Tudanca cattle parade in Santander
Tudanca cattle parade in Santander

cows

13 de junio de 2014
Last Sunday 1 June, more than 600 Tudanca cows went into Santander’s main streets. Only for a few hours, the city didn’t pay attention to traffic, noise and stress while celebrating the rural identity. Thousands of people crowded the pavement looking out for the cows, which had been dressed with colourful ribbons and rosettes, preceded by sheepdogs and farmers. Unexpectedly, the celebration ended with eight wounded at the hospital when one of the cows, after feeling nervous, left the parade and rushed at the people. Fortunately, nobody was seriously injured.
In my opinion, although the parade had a certain ethnographic and cultural interest -a cow parade or pasá does not go into the streets of a city each day-, it was exaggeratedly advertised on newspapers and press notices as the recovery of the traditional Santander’s pasá. If the very first ones were celebrated between 1984 and 1989, the adjective traditional sounds quite excessive. Anyway, the parade had a strong symbolism for the local citizens, especially for the elderly: in Santander, more than a half of the citizens still keep their family ties and roots in small villages and rural towns of the inner Cantabria, where they have been born and grown up. Besides tourists and other curious people, grandparents taught their grandchildren how the cows and the rural life in which they had grown up were. Inhabitants of the valleys, dressed up with traditional costumes, albarcas, cuévanos and other agricultural tools, preceded the cows waving to their families and friends between the public. In a certain way, the cattle and farmers’ parade through the centre of Santander built up again the sentimental ties between most of the citizens and the towns and valleys from where their families came.
Una vaca tudanca engalanada con escarapela

Tudanca cow dressed with a blue and white rosette

The Tudanca cow, which the renowned Spanish thinker and writer José María Cossío described as agile, strong, sober and hardy, is a traditional cattle of the western Cantabria. Although it is completely adapted to the rural environment of the valleys, it is not the most productive cow in terms of dairy or meat. Due to that, it has been displaced during the 20th century by more productive imported cattle, such as Holstein (dairy) or Limousin (meat). Today, there are only around 12.000 animals, about 15% of the animals in 1900: unfortunately, according to the Catálogo Oficial de Razas de Ganado de España (Official Catalogue of Cattle in Spain), the Tudanca cow is endangered. However, this situation is not only related to the Tudanca cow. In Spain, eight out of ten species of regional cattle are endangered.
Nevertheless, the importance of the Tudanca cow is not only genetic and biological. It is also an identity and cultural element of the Cantabria’s inner valleys. Well adapted to the territory, its strength helps it move farm carts loaded with huge amounts of grass along irregular stony paths. In the summertime, it lives free on the fields located at the summits, near the villages, without needing any care. At the end of the summer, the cows are driven back to the winter cowsheds in a parade or pasá which runs along the main street of the villages, where people admire and welcome the cows. The parade ends with a cattle show on the communal land in which the social ties are fortified, new commercial exchanges are built up and, finally, the local society gets stronger.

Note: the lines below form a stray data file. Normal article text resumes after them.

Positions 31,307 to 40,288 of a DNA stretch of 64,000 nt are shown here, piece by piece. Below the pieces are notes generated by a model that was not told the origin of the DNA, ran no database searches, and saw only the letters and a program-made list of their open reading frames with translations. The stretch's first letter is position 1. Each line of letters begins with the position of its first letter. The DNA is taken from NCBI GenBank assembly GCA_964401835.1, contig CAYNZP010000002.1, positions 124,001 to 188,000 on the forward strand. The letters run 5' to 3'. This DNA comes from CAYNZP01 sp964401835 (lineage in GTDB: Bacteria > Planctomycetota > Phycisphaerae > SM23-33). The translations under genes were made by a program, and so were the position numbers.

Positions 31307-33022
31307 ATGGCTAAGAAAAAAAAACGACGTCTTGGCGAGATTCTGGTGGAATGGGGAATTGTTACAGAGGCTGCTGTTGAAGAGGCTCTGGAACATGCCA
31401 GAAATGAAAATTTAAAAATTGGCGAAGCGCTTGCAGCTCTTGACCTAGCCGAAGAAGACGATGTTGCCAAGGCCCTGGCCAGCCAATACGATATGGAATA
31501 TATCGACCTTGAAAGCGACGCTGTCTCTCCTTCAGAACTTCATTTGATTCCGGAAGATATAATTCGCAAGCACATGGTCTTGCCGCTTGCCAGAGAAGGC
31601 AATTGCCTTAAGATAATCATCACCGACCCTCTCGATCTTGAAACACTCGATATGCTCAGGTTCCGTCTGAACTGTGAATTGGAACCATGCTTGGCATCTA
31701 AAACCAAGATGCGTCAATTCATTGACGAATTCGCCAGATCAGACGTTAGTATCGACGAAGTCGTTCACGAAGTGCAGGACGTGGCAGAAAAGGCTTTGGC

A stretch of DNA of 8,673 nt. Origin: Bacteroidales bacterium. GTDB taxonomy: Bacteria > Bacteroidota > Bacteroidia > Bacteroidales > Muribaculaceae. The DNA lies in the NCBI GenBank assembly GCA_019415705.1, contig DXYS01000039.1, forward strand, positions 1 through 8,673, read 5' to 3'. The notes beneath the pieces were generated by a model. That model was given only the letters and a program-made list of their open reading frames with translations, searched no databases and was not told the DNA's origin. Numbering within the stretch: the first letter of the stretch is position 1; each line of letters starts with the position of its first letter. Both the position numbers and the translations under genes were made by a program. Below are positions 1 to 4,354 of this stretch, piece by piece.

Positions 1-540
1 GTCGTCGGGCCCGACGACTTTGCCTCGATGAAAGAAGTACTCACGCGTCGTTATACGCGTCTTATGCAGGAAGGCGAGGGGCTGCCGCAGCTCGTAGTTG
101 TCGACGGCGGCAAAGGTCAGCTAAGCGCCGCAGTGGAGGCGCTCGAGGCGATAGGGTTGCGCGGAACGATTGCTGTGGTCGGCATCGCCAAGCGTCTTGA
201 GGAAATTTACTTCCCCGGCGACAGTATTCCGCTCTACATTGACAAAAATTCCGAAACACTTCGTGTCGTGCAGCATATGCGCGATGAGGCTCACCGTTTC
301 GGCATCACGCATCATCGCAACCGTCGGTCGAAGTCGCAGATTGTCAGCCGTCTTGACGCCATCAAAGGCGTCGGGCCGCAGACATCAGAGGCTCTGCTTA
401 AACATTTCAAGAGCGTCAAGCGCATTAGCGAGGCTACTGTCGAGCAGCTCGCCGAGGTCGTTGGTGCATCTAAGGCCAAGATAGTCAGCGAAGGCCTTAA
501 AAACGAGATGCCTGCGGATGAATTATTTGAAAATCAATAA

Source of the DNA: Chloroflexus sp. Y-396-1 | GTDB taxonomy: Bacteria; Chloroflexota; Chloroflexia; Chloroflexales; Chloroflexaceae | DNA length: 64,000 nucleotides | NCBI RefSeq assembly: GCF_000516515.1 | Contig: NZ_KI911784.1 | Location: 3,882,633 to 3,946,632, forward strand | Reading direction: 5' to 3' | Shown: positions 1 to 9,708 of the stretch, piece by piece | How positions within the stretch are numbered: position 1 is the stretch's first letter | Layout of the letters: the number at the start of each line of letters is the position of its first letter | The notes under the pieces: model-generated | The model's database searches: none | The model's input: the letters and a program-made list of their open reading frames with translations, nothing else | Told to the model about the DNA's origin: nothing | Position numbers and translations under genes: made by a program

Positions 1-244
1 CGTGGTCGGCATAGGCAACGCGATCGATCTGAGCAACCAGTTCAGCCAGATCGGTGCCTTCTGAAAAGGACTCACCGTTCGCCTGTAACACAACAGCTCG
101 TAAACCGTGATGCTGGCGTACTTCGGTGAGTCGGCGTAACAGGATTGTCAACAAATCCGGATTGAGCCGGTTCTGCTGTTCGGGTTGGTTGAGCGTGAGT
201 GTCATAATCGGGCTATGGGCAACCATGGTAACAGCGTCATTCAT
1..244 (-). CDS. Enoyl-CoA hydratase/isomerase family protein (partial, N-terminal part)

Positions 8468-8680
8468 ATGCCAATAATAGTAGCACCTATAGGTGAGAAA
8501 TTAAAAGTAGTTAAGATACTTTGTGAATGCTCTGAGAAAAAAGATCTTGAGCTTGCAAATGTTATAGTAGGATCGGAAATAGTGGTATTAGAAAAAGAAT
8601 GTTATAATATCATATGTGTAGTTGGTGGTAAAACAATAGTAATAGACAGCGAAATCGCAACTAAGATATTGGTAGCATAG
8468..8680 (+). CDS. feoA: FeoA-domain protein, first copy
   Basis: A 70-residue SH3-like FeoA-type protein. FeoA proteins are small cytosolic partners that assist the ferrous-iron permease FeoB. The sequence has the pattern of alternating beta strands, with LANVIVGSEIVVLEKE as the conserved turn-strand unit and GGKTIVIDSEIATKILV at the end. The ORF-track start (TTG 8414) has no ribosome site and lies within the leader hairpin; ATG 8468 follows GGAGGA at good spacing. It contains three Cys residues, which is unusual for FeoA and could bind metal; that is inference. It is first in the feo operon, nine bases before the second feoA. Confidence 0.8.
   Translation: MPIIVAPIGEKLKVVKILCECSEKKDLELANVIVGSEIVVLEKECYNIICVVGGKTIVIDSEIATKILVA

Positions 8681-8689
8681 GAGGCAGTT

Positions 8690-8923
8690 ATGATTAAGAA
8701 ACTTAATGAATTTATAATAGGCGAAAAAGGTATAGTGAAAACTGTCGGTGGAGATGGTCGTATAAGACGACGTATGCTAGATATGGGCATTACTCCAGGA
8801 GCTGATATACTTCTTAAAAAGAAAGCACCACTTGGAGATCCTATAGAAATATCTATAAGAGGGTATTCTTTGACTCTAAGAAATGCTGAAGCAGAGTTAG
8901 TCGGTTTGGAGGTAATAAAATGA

El territorio de la tudanca

Tudanca’s territory

The transhumance, the extensive farming system in which the cattle are gathered in winter and freely graze on the mountains in summer, has defined an original use of land in the valleys of Cantabria. The territory has been transformed to boost the farming economy, which has also determined the structure of plots, the architecture and the local network of villages and settlements. Without the Tudanca cow this landscape of the inner Cantabria would be very different.
Undoubtedly, the pasá on 1 June was more cultural than touristic. It would also have been interesting to finish the parade in the Magdalena Peninsula, below the Royal Palace, where the 37th Children’s Day of Cantabria was taking place simultaneously. It could be discussed if it was necessary to have brought the cows from their local valleys to a city in which they are so strange to the sea landscape, or if the security measures were enough but, anyway, the parade helped us discover these endangered cattle, so valuable from an ecological and biological point, and recover the feelings and child memories lived by most of the older citizens. This cultural and social identity is also a memory of the lived landscape, so that it is also a tool to protect, manage or even create our landscapes.
Read more (in Spanish):
CORBERA MILLÁN, M. (2006): «La resistencia de un sistema milenario de trashumancia ganadera de corto recorrido en el valle de Cabuérniga«. Scripta Nova, vol. X, nº 218.
MARTÍNEZ DE PISÓN, E. (2000): “Valores e identidades” en El paisaje: valores e identidades (Martínez de Pisón, E. y Ortega Cantero, N., eds.). Madrid. Universidad Autónoma de Madrid, Fundación Duques de Soria, 11-45.
MARTÍNEZ DE PISÓN, E. (2010): “Saber ver el paisaje”. Estudios Geográficos, Vol. LXXI, no 269, 395- 414
NOGUÉ, J. (ed.) (2007): La construcción social del paisaje. Madrid. Editorial Biblioteca Nueva.